After 2 hours, rinse cucumbers thoroughly using 3 rinses; drain and pat dry gently. 

When cucumbers are rinsed and drained, stuff each with the paste/vegetable mix; press firmly to close cucumber around stuffing somewhat, or if you chose to just cut the cukes in lengthwise quarters, make a layer of the cukes in dish and cover with  the vegetable/chili mixture.

 Place snugly together in container that seals tightly. Cover the surface of the cucumbers with plastic wrap to seal out air and press lightly to remove any air bubbles trapped between the cucumbers. put lid on container, making sure it is completely closed. Leave sitting out on counter to ferment for 2-4 days ( depending on how sour you like it. I let mine go 3-4 days, tasting every day starting at day 2 to see when it is the right degree of sour...it depends a lot on the temperature and each environment is different), removing lid twice a day to press gently on plastic wrap lining to remove air bubbles. Do not remove plastic wrap.When pressed, liquid should start to rise around the edges of the container. At the end of two days the Oi-Sobagi should smell appealingly sour, they are ready to eat at this point, but you may leave it up to 4 days to achieve your desired degree of tart.. Place container in fridge. 

Oi-Sobagi is delicious served with a small bowl of jasmine rice, or chopped and added to a dinner salad of mixed greens and other vegetables. I find that with the Oi-Sobagi on the salad no dressing is required, so it makes for a very lo-cal salad. It lasts for weeks on end in the fridge after being fermented... unless you are at my house... then it's days are numbered, since I just can't get enough of it!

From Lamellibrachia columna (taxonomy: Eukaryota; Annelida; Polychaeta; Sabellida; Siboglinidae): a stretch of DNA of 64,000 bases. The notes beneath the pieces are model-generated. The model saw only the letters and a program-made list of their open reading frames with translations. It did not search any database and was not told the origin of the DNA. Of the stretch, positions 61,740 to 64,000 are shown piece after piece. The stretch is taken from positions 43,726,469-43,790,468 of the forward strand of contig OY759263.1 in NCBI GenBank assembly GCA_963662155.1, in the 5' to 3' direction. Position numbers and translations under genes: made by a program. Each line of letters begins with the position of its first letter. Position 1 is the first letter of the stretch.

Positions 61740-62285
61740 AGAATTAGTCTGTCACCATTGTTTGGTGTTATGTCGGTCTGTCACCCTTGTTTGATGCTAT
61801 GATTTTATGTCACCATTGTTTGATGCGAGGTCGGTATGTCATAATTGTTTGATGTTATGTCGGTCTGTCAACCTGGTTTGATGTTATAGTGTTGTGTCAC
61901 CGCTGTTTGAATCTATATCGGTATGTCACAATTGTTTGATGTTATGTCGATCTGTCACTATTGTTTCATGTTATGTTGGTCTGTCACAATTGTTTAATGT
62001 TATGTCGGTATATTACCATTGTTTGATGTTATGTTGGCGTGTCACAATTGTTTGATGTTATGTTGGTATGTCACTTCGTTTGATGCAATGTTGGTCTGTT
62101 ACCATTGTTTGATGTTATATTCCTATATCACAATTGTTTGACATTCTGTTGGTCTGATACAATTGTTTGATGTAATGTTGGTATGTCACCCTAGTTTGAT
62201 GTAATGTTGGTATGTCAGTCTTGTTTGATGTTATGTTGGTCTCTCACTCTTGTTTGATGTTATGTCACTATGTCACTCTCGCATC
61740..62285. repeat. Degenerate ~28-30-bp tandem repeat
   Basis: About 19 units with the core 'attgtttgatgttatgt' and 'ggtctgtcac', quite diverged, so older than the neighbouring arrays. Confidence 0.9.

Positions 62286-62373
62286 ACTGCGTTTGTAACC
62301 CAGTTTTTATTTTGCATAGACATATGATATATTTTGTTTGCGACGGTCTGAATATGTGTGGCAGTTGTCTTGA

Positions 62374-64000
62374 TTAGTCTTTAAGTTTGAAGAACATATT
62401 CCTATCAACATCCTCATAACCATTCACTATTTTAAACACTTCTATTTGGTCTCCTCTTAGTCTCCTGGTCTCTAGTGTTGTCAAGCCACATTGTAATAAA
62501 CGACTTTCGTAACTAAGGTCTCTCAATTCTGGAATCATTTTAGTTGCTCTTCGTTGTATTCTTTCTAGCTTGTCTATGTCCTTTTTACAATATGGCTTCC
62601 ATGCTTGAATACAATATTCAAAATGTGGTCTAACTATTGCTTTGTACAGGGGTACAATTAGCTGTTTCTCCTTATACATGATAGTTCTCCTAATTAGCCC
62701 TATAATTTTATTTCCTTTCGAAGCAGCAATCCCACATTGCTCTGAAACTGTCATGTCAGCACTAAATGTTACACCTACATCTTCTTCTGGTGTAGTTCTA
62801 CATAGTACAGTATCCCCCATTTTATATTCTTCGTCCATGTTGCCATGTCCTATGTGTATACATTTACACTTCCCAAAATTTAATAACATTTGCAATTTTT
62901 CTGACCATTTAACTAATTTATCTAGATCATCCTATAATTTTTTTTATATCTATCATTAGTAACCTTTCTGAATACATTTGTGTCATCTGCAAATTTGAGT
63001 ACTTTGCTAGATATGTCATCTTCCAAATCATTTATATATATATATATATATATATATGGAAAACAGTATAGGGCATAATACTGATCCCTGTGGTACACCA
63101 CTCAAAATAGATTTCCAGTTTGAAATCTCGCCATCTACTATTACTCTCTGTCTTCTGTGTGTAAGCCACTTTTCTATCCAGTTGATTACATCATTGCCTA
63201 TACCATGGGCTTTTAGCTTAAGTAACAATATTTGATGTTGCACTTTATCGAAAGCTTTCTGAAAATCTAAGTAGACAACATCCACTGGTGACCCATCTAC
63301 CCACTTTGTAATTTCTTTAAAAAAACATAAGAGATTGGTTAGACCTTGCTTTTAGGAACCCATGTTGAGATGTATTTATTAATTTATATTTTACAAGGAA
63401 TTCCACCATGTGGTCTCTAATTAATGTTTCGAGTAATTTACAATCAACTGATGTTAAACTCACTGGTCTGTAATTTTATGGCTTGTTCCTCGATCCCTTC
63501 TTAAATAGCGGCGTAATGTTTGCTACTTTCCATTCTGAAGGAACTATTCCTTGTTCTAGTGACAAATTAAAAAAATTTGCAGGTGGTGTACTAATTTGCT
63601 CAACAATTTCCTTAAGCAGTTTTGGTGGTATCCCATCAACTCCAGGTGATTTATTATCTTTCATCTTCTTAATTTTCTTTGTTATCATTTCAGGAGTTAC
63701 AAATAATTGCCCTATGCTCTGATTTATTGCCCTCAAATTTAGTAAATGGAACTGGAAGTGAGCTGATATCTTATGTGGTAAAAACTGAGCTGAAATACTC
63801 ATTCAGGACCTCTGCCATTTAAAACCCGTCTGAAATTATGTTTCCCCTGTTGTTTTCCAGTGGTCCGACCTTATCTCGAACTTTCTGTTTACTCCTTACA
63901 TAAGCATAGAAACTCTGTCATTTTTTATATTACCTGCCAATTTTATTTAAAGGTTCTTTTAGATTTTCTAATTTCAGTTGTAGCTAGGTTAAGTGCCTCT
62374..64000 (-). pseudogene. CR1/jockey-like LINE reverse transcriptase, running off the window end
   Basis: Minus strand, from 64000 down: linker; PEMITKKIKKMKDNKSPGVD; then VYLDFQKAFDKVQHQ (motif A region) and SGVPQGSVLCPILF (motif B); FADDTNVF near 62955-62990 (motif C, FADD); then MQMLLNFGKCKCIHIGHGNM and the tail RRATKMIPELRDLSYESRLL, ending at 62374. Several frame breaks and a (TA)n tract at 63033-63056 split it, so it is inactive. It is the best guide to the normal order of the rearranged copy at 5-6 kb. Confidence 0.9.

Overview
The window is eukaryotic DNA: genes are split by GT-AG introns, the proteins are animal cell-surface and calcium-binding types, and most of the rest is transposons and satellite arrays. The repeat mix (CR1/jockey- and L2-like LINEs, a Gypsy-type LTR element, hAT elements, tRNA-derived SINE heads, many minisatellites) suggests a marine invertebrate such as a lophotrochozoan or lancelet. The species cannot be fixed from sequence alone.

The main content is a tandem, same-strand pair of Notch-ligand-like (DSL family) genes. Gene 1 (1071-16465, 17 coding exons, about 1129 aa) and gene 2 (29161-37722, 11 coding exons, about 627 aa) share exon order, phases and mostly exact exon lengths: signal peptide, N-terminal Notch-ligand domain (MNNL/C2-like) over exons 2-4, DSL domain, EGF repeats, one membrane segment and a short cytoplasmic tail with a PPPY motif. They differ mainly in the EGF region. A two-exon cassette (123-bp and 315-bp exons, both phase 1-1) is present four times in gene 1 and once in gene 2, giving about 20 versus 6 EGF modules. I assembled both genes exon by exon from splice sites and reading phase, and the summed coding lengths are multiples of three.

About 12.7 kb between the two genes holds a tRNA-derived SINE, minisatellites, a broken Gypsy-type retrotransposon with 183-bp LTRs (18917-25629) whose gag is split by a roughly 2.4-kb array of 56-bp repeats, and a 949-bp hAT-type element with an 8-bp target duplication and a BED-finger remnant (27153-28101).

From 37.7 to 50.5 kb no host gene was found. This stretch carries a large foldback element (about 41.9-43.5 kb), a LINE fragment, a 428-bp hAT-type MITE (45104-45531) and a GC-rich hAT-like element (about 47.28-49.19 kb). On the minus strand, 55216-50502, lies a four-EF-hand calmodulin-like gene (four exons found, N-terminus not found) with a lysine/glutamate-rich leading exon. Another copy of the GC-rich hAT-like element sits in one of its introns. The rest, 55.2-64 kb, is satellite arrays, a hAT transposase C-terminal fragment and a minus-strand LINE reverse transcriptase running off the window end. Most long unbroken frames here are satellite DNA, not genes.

Please don't be intimidated by the ingredient list, the ingredients are easily obtained from an Asian market or online, (I have made a list of links for then ingredients below). 


The Road to Health is Paved with Dietary Changes, Part One- Fermented Foods

In a recent post on www.aprepperspantryjournal.blogspot.com I mentioned the importance of incorporating naturally fermented foods into the diet. I thought that the subject was important enough to discuss here at length, so here I go...

The Standard American Diet, also known as  S.A.D., is fraught with dietary hazards. Americans love their meat and potatoes, white bread, simple carb snacks and soda. In moderation, some of those choices aren't a bad thing, but moderation is the key word... Unfortunately, much of the American diet is made up of these foods. Drive-thru hamburger or chicken sandwich dinners with fries and a soft drink are standard fare, (as evidenced by the number of florishing fast food restaurants), and a frightening amount of chicken fingers, hamburger, pizza and hot dogs are fed to American children. Even meals consumed at home are often made up primarily of processed foods, high in salt, simple carbs, sugar and fats but short on nutrients, enzymes and roughage.